Haque's ride to work runs $4.50; a hypothetical fellow rider boarding at Glen Park and exiting at Berkeley would pay $4.20. But if Haque and his buddy exchanged tickets midway, their fares would become $1.85 and $5.10, respectively. The cumulative cost of both trips would be reduced by 20 percent; if Haque tosses his pal a few coins the transaction works out for everybody.
But not for BART. The system has just been stiffed, and that money will have to be made up somehow — from somebody.
In the present day, such a transaction is far-fetched; it's hard enough to hawk candy bars or the Street Sheet on BART, let alone engineer a complex exchange of tickets — which must be priced only for a single ride — and then hammer out an accord on supplementary compensation in hard currency.
And yet, in the not-too-distant future, a Grindr-like app could connect desperately seeking arbiters and automate your virtual ticket swap via payments from digital purses like Google Wallet. This would "force BART's prices to be arbitrage-free and thus efficient," writes Haque. "We can imagine companies like Uber and Lyft managing such apps to provide commuters with a uniform payment interface encompassing rideshares and mass transit."
The notion of being surge-priced on BART during rainstorms, ballgames, or instances when police suspects flee onto the tracks is the stuff of nightmares. These are the sorts of passages that induced transit experts contacted by your humble narrator to grow uneasy.
The data scientist's paper has its functional calculus and football-shaped graphs, and an impressive glut of analysis. But one thing it doesn't have — jarringly — is an acknowledgment that the ticket-trading system he's describing is cut-and-dried fare evasion. Haque's own analysis also reveals that only 1 percent of the potential routes offered on BART's system are susceptible to significant fare arbitrage manipulation of the sort described above. Altering ticket pricing to eliminate high-tech theft by an enabled 1 percent — and, quite likely, shunting the financial burden onto those traversing the other 99 percent of BART's routes — is an odd way to counter blatantly illegal behavior.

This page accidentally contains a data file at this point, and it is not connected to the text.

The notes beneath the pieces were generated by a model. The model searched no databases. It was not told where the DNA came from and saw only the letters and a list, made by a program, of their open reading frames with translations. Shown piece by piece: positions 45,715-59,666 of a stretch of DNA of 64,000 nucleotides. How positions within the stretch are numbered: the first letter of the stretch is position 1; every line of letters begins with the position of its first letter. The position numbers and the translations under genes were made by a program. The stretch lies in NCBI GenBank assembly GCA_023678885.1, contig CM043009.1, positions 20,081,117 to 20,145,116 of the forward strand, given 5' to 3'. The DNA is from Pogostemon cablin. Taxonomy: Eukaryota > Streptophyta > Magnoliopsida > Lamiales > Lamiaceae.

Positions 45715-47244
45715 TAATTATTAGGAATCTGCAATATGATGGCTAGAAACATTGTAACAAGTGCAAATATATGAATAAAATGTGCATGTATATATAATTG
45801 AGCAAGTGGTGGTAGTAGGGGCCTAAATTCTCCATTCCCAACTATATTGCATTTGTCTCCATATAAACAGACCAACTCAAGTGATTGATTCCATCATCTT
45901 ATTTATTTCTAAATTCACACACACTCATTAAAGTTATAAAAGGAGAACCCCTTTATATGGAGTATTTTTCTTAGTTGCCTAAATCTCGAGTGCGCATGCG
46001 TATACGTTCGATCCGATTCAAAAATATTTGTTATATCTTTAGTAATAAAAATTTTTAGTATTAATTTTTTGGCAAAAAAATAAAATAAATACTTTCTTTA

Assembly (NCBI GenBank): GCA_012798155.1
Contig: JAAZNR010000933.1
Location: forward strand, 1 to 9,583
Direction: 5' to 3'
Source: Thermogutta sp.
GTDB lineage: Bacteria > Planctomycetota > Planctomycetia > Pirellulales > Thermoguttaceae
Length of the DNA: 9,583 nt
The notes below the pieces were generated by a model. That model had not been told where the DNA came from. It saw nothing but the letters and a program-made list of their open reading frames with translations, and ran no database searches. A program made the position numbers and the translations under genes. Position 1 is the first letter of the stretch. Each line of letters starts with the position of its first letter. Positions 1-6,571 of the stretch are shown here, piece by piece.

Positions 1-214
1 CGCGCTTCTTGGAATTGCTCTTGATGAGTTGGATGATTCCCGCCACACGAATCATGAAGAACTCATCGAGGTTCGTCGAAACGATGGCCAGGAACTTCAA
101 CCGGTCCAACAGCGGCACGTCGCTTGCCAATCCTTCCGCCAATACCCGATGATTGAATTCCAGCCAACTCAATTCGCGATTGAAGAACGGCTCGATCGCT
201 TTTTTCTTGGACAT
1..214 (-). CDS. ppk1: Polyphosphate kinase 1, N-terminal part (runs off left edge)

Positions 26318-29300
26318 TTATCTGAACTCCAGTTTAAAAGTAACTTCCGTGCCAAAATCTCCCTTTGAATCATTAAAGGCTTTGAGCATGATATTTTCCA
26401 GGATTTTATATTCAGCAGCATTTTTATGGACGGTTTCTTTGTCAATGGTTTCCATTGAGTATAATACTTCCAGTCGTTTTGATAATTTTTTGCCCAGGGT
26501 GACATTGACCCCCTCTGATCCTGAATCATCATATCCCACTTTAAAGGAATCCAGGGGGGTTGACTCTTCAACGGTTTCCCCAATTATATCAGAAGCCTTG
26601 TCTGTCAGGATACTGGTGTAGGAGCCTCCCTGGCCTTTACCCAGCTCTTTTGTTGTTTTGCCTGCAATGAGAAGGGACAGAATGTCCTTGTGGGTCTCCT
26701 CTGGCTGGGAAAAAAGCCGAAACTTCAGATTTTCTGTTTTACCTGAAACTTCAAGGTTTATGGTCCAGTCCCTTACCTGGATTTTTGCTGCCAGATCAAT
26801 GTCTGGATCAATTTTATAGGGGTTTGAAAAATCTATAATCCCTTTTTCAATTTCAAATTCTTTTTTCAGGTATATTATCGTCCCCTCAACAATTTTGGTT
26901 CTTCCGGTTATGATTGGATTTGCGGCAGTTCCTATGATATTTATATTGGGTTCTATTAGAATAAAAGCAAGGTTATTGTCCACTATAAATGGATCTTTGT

Consider public transit "disrupted." It'd be so easy to write Haque off. But wrong.
The nonprofit Code for America matches the nation's hackers with our vast and burgeoning infrastructure problems, attempting to sally the former to repair the latter. Haque's paper is something of a freelance stab at this. Except he's spotted a "problem" that doesn't exactly exist, and proposed "solutions" that could raise fares for the vast majority of riders.
So, consider it a start.
It would be heartening if transit planners both within BART and the larger transit community gave this scientist a bit of their own time and expertise. It'd be a shame to blow off Haque's efforts just because his knowledge is unequal to his skill. That could change.
San Francisco is a city divided largely because so many of the innovations suggested and brought about by its powerful tech barons and their ever-expanding workforces have been so blatantly self-serving. Perhaps, to a degree, that could change too.
Haque's next analysis may benefit us all. We'll have to wait and see.